So how can Democrats avoid disappointing election cycles like this one in the future? As the evidence suggests, the party needs to follow the examples of progressives like Senator Ed Markey by embracing progressivism and driving up youth turnout through progressive policies. During the Massachusetts Senate primary in September, Markey faced a centrist challenge from 4th District Representative Joe Kennedy.. The race served as a proxy war between progressives and moderates, with Congresswoman Alexandria Ocasio-Cortez backing Markey and Speaker of the House Nancy Pelosi, and the rest of the Democratic establishment, flocking around Kennedy despite Markey’s popularity and her standard of supporting incumbents over challengers. Ultimately, Markey’s support of the Green New Deal and a massive surge of support from youth voters, a group Markey led by 40% according to an Emerson College/WHDH poll, prevailed over Kennedy’s establishment background and less progressive platform. Furthermore, for the presidential election, a Tufts study found that young voters, the most progressive age group, were critical to Biden’s wins in Arizona, Michigan, Georgia, and Pennsylvania. Still, instead of embracing young progressives and progressivism in general, the Democrat National Committee  have pandered to the interests of centrists and Republicans. For example, the Lincoln Project, a group of anti-Trump Republicans, raised tens of million of dollars almost entirely from Democratic donors according to the Center for Responsible Politics but produced no visible results, with Trump even building upon his 2016 margin with Republicans. The Democratic establishment also gave John Kasich, the Republican former governor of Ohio, speaking time during the Democratic National Convention. Trump proceeded to expand his margin in Ohio from 8.1% in 2016 to 8.2%.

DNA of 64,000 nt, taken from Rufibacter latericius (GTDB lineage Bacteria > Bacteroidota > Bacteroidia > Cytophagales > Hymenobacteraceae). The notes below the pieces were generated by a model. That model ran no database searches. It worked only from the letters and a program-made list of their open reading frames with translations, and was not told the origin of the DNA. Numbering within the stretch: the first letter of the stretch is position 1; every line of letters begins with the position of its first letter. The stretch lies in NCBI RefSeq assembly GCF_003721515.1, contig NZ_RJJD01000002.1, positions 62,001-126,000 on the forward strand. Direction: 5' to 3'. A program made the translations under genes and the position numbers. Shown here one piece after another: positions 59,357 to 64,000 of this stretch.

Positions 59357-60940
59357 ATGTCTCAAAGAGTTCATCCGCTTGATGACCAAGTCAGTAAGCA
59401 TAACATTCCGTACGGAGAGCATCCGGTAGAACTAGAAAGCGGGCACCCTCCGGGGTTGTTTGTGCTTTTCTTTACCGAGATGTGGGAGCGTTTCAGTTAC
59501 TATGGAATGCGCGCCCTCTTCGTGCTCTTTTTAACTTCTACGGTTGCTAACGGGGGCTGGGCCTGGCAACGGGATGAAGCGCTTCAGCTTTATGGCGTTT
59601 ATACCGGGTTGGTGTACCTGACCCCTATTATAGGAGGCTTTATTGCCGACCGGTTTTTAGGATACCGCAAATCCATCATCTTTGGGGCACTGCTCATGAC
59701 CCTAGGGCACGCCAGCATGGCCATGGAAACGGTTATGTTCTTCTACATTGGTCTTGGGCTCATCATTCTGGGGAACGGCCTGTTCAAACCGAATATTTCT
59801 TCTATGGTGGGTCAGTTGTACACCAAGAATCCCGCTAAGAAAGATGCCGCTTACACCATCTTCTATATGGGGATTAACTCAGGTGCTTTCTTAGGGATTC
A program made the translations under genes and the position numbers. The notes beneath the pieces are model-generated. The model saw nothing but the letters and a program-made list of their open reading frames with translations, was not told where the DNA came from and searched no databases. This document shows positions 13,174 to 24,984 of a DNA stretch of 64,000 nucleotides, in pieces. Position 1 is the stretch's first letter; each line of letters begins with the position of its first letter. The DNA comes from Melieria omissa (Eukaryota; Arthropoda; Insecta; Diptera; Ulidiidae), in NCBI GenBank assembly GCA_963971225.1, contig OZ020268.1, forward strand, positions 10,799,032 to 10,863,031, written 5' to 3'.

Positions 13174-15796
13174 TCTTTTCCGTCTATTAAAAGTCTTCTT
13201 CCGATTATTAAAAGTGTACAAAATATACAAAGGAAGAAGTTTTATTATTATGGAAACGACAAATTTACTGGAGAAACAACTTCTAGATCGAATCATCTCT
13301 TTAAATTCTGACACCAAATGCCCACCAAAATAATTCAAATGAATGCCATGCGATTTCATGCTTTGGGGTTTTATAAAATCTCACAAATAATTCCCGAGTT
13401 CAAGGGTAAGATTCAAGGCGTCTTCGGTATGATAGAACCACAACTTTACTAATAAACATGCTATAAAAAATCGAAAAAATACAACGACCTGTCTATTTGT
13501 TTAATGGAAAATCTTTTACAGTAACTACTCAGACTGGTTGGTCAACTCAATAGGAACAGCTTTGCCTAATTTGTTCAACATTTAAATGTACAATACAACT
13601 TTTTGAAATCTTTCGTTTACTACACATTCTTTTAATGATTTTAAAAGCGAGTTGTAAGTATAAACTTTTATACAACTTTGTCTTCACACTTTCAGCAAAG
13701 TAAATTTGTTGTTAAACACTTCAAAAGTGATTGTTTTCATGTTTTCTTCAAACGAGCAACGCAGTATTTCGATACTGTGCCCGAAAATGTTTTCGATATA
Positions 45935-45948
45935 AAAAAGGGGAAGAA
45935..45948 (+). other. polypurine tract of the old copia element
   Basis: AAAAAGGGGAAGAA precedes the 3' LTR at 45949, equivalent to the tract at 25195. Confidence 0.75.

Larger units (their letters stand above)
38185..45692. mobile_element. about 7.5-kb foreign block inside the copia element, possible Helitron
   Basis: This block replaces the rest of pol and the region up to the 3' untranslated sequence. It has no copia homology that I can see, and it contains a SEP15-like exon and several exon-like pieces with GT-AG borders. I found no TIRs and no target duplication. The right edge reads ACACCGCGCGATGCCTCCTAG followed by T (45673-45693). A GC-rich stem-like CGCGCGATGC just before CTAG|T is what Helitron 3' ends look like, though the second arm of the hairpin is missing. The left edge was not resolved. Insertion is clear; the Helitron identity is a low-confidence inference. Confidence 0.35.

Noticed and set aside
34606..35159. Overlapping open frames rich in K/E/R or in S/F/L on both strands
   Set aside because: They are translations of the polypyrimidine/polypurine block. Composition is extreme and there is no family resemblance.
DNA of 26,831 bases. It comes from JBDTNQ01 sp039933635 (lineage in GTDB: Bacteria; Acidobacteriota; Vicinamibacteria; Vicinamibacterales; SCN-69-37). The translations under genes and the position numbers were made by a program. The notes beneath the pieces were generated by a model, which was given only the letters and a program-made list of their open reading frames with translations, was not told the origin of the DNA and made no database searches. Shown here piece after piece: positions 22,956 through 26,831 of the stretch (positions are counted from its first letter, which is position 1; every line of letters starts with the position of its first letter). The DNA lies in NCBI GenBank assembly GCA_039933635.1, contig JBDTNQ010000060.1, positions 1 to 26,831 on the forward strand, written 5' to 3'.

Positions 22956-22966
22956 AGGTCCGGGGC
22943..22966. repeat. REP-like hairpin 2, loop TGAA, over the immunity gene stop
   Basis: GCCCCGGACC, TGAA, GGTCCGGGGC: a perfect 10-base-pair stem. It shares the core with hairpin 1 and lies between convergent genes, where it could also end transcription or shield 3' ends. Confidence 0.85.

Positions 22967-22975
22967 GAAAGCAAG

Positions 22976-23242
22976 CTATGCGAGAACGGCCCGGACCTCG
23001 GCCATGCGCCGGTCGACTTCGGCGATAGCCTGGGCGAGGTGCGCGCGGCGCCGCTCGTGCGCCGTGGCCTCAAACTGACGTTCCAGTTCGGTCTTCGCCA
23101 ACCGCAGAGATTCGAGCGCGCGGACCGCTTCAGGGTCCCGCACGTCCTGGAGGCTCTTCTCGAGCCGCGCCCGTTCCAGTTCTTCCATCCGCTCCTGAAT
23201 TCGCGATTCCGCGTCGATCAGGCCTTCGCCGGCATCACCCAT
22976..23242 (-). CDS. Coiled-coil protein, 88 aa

This election cycle illuminates the disconnect between the Democratic establishment and what voters actually want, and going forward, it will be in the Party’s best interest to realize and act on this separation if they would like to remain relevant. The Presidential race was not the blowout that was wanted, the majority in the House shrank, and, in the best-case scenario, there will be a tie in the Senate. Rather than attack progressive policies like Medicare for All, a Green New Deal, and marijuana legalization, Democrats must embrace them and those who advocate for them. Rather than scream “socialism” like it’s the devil, Democrats must recognize that these are popular positions, as proven by their success as ballot issues in numerous states and their polling numbers. Right now, we have a GOP that won’t condemn white supremacy and conspiracy theories while the Democrats attack progressives like AOC and Ilhan Omar and progressive policies. This isn’t sustainable in the slightest. If this doesn’t change, a lot of both serious and superficial issues will play out. The economic conditions of the working class will continue to deteriorate, the planet will continue to heat ensuring a painful future, and the divide between those in power and those disenfranchised will continue to grow. Superficially, the Democratic party will beat themselves into irrelevance. It is both in the interest of the people they represent, and those in power within the party, to move to the left. Our future depends on it.